The most challenging aspect of knitwear design, for myself at least, is sizing. Resources for grading patterns are not easy to find, so I try to absorb all the information I can from all the sources I can find.
With this in mind, I signed up for Sizing Knitwear Patterns taught by Faina Goberstein on Craftsy. The class contains all the information you need to grade a woman's sweater in a wide range of sizes.
Course VideosIn the video lessons that take up the majority of the class, Faina takes us through the grading of a sweater step-by-step. It starts with a basic guide to taking measurements or using standard measurements, moves on to teaching the basic Excel formulas used in the spreadsheet, and then the spreadsheet gets filled in row by row. All sections of a woman's sweater, knit flat in pieces and seamed, are covered - and the principles can easily be applied to knitting in the round seamlessly as well.
I found the teacher a reasonably clear speaker most of the time, though not quite as engaging as some of the other Craftsy classes I've taken... on the other hand, it is really difficult to make spreadsheets exciting :)
Some sections of the videos could have used a second take - mistakes or stumbles which slow things down. However, it's not very often and doesn't interfere with the understanding of the class.
Course MaterialsThe course worksheets are bundled together in one big PDF. They're nicely presented, with an attractive Craftsy-branded layout. The worksheets include: a measurement diagram with space to record your own measurements, a table of standard measurements, a copy of the table Faina works through in the class, and some formulas for calculating shaping.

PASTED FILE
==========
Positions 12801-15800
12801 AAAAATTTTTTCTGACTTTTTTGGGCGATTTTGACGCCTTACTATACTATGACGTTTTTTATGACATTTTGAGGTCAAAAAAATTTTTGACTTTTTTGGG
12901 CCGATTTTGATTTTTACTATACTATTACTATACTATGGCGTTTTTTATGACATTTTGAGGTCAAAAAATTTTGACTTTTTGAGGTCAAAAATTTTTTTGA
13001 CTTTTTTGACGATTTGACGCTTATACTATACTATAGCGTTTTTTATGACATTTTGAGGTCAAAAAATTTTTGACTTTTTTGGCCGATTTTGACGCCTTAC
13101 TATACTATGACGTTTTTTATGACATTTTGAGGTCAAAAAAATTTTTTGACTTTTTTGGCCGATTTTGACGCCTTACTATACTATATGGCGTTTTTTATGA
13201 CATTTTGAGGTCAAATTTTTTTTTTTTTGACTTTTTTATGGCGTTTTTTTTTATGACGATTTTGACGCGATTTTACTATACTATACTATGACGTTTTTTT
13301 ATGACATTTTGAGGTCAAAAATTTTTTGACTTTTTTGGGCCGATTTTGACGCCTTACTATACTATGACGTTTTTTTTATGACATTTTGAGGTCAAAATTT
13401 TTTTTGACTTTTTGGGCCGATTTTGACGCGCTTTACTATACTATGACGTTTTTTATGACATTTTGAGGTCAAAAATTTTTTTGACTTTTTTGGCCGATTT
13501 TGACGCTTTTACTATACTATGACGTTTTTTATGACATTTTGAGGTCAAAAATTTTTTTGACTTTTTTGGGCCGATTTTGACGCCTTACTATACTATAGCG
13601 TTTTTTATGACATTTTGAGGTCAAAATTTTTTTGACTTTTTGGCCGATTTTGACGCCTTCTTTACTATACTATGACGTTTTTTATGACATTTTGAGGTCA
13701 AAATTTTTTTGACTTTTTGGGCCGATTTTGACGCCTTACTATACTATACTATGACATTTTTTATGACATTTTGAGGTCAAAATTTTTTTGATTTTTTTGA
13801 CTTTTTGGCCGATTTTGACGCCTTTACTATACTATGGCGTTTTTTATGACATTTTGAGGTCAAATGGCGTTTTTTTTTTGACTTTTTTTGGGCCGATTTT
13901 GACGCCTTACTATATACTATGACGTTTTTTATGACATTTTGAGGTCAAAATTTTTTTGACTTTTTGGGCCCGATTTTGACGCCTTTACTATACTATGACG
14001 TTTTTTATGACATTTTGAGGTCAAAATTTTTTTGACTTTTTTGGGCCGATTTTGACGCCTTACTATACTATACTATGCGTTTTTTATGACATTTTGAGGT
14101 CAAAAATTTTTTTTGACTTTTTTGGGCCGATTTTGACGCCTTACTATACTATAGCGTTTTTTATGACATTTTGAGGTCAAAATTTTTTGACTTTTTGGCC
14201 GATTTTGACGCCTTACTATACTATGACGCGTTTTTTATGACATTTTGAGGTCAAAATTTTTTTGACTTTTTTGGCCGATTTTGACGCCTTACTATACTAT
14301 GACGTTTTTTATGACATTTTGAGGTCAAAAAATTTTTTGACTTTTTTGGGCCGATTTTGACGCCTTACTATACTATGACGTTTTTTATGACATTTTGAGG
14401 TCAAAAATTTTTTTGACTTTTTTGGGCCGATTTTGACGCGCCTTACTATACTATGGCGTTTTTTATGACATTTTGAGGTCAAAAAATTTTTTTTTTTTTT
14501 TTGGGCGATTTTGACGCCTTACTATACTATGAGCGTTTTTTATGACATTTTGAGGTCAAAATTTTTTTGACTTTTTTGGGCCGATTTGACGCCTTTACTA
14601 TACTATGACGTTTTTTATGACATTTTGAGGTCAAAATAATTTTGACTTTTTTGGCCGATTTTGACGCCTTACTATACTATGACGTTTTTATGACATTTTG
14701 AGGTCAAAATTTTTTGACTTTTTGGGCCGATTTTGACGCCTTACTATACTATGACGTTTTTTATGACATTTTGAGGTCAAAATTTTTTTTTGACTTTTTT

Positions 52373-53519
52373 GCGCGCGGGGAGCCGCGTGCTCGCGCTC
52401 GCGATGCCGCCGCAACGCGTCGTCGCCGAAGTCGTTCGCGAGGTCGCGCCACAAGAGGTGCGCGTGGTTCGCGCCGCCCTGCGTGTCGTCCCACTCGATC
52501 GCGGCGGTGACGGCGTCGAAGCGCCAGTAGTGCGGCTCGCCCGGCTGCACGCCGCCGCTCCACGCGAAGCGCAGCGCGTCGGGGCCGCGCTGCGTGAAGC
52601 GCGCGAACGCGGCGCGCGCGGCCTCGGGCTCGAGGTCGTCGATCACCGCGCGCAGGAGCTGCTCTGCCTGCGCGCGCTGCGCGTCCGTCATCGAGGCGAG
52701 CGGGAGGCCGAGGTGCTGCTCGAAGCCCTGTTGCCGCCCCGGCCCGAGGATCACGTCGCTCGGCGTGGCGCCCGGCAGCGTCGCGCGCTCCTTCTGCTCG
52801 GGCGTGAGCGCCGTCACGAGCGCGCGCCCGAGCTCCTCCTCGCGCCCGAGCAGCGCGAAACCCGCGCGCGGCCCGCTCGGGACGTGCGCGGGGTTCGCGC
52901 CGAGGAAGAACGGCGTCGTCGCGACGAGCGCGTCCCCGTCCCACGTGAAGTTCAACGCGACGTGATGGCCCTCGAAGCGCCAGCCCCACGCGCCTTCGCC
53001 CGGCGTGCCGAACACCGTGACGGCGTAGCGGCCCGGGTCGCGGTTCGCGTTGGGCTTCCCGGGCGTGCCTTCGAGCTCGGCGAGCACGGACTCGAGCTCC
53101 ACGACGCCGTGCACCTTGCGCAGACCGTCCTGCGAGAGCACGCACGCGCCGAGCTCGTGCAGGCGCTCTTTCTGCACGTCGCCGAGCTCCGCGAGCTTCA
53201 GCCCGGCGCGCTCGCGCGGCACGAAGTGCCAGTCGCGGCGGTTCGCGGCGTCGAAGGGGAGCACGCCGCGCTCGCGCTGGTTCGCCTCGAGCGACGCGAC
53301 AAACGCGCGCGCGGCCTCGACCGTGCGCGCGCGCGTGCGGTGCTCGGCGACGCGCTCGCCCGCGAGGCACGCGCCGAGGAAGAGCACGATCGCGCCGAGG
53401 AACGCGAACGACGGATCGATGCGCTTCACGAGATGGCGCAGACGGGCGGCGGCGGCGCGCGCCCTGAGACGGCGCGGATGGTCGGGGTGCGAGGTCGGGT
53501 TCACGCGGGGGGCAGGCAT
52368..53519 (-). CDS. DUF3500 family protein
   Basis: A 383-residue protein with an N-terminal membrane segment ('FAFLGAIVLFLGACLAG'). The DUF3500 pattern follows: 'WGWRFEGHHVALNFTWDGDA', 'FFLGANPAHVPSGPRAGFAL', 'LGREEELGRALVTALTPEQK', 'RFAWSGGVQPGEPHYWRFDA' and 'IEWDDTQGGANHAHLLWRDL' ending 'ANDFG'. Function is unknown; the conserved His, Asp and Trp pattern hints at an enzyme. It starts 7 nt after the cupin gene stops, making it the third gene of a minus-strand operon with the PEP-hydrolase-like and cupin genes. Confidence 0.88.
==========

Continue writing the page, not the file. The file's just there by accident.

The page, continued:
The standard measurements table is a real gem - it includes women's sizing for 32"-64" busts in 2" increments, and includes vertical measurements as well - which I have had a lot of trouble finding. This table manages to be both thorough and fit on a single page. I'd say this is the most valuable piece of information in the course, and I think I will find myself referring to it often.
It would have been nice to include the spreadsheet in Excel format rather than as a PDF. That way, not only would it be a lot easier to copy and paste, but the Excel formulas from the class would already be filled in.
In ConclusionThere are other Excel grading tutorials available on the web, but this one is especially good if you want a step-by-step guide through every part of the process. Besides going through the grading spreadsheet step-by-step, Faina also shares tidbits of other helpful designing information every so often - like working shortrows when a buttonband row gauge doesn't match the main stitch gauge.
Between the video and the written materials, I have found this course quite valuable. I can see myself referring to the measurements table and other information from the course again & again over the course of designing a garment.
Disclosure: This class was provided to me by Craftsy for review purposes.